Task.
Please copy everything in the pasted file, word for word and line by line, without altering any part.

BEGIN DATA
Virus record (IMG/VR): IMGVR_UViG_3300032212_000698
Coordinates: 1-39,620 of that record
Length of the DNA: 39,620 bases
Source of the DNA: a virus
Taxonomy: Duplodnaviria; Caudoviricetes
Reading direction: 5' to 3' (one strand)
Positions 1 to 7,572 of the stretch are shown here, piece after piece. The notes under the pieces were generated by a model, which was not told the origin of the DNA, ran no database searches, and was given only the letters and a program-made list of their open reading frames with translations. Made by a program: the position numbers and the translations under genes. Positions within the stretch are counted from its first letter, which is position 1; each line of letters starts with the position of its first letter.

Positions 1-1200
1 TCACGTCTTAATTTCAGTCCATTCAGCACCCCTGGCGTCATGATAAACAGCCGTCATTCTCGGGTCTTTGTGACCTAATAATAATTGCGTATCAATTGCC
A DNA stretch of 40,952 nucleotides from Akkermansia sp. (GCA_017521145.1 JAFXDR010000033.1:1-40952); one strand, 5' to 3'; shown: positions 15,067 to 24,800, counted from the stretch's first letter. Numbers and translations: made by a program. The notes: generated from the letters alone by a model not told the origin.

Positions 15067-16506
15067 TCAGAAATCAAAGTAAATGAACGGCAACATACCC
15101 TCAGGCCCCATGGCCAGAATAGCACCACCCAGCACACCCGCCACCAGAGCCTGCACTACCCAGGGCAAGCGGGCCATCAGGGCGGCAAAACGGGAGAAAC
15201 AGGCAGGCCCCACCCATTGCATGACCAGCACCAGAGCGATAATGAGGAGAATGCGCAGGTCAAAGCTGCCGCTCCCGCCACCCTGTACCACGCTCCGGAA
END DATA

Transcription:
Virus record (IMG/VR): IMGVR_UViG_3300032212_000698
Coordinates: 1-39,620 of that record
Length of the DNA: 39,620 bases
Source of the DNA: a virus
Taxonomy: Duplodnaviria; Caudoviricetes
Reading direction: 5' to 3' (one strand)
Positions 1 to 7,572 of the stretch are shown here, piece after piece. The notes under the pieces were generated by a model, which was not told the origin of the DNA, ran no database searches, and was given only the letters and a program-made list of their open reading frames with translations. Made by a program: the position numbers and the translations under genes. Positions within the stretch are counted from its first letter, which is position 1; each line of letters starts with the position of its first letter.

Positions 1-1200
1 TCACGTCTTAATTTCAGTCCATTCAGCACCCCTGGCGTCATGATAAACAGCCGTCATTCTCGGGTCTTTGTGACCTAATAATAATTGCGTATCAATTGCC
A DNA stretch of 40,952 nucleotides from Akkermansia sp. (GCA_017521145.1 JAFXDR010000033.1:1-40952); one strand, 5' to 3'; shown: positions 15,067 to 24,800, counted from the stretch's first letter. Numbers and translations: made by a program. The notes: generated from the letters alone by a model not told the origin.

Positions 15067-16506
15067 TCAGAAATCAAAGTAAATGAACGGCAACATACCC
15101 TCAGGCCCCATGGCCAGAATAGCACCACCCAGCACACCCGCCACCAGAGCCTGCACTACCCAGGGCAAGCGGGCCATCAGGGCGGCAAAACGGGAGAAAC
15201 AGGCAGGCCCCACCCATTGCATGACCAGCACCAGAGCGATAATGAGGAGAATGCGCAGGTCAAAGCTGCCGCTCCCGCCACCCTGTACCACGCTCCGGAA